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Super middleweight Demond Nicholson aims to ‘destroy’ Jesse Hart

Super middleweight Demond Nicholson. Photo credit: Tom Casino/Showtime
28
Apr

You don’t often come across fighters more confident of winning than Demond Nicholson is ahead of his Saturday night fight against fellow super middleweight Jesse Hart, in Philadelphia.

“I got this,” said the 25 year old Maryland based boxer, who fights under the DiBella Entertainment umbrella. “I’m great! Ready to perform. I know I will win because he’s not mentally ready. I will break him down and he will quit.”

Day-um . . .

That sounds like he’s really, really sure of himself. Why?



What has the 18-2-1 Nicholson seen in the 23-1 Hart to indicate he’ll fold like an accordion in their ESPN televised bout?

“He gets tired every fight,” the 6-foot-tall Nicholson told me. “Once I see his mouth open breathing heavy, I will step on the gas. He has a very weak chin. I will start at the body and the head will follow.”

Hart tasted defeat in his second to last bout against Zurdo Ramirez but rebounded with a stoppage win over Thomas Awimbono in February. He could be aided, in mind and come card-furnishing time, because he’s a Philly guy and the card, promoted by Top Rank and Russell Peltz, will unspool in Philly. Nicholson is aware of Hart’s roots.

So, does he think that the 6-foot-3 inch Hart, on paper, is a step up in skills from previous competition? “No, I wouldn’t really say a full step up of skills. To me he’s very basic. (July 2016 opponent) Immanuel Aleem is more skillful than Jesse Hart. The only difference is the height, but that won’t make no difference for me. Me and Jesse have the same arm reach. They have me listed as 73 inches, but I really have a 77 ½ inch arm reach.”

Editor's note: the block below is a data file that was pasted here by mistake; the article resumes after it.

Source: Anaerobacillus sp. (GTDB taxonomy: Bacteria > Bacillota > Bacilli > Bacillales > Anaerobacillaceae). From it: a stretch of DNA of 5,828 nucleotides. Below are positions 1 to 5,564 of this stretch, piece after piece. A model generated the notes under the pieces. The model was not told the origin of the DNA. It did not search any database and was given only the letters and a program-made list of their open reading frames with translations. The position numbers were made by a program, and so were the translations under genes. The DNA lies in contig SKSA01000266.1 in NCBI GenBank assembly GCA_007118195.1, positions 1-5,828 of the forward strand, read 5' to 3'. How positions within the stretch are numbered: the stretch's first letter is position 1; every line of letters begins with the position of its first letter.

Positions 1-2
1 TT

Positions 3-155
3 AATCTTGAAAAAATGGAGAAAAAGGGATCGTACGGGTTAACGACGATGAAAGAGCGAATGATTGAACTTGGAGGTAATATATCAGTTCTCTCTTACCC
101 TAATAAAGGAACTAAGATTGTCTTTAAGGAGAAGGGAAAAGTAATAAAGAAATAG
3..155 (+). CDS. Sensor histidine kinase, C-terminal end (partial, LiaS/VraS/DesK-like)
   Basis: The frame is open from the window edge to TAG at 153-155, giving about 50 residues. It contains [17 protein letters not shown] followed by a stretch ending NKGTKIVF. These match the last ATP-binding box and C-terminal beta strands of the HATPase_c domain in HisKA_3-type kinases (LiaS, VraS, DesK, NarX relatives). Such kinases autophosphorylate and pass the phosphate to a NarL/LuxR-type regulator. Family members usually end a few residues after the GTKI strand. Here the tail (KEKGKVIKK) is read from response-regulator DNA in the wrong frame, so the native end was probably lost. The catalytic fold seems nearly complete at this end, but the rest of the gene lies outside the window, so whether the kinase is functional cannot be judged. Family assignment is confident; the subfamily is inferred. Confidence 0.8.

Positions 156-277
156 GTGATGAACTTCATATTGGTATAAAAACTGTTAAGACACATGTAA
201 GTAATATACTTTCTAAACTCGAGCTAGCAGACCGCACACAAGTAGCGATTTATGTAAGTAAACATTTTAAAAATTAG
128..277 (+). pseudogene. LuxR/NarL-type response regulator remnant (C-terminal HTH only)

Apart from this apparent level of confidence, there will be a comfort level enjoyed in the corner for Nicholson. His trainer is Andre Henderson, who’s been with him since he was 6 years old. “He’s like an uncle to me,” the boxer reports. “Unc” knows that Demond has above average hand speed and a solid jab which can be both annoying and a solid table setter. He moves pretty well but is happy to stay at a tight-ish distance. The trainer might remind Demond to use the left hand, as a hook, more, for variety’s sake.

Intensity, insistence, severe aggression; Nicholson will do well to remind himself of those elements, and also on putting punches together in big bunches.

So, let’s keep it real. Might he need a KO to win in Philly?

“Not necessarily KO, but definitely destroy,” Nicholson acknowledged.

There ya go . . . He has that confidence on display but, also, he’s showing a comprehension of how the real world works.

Readers, do you have a prediction for the Hart vs. Nicholson bout?

 

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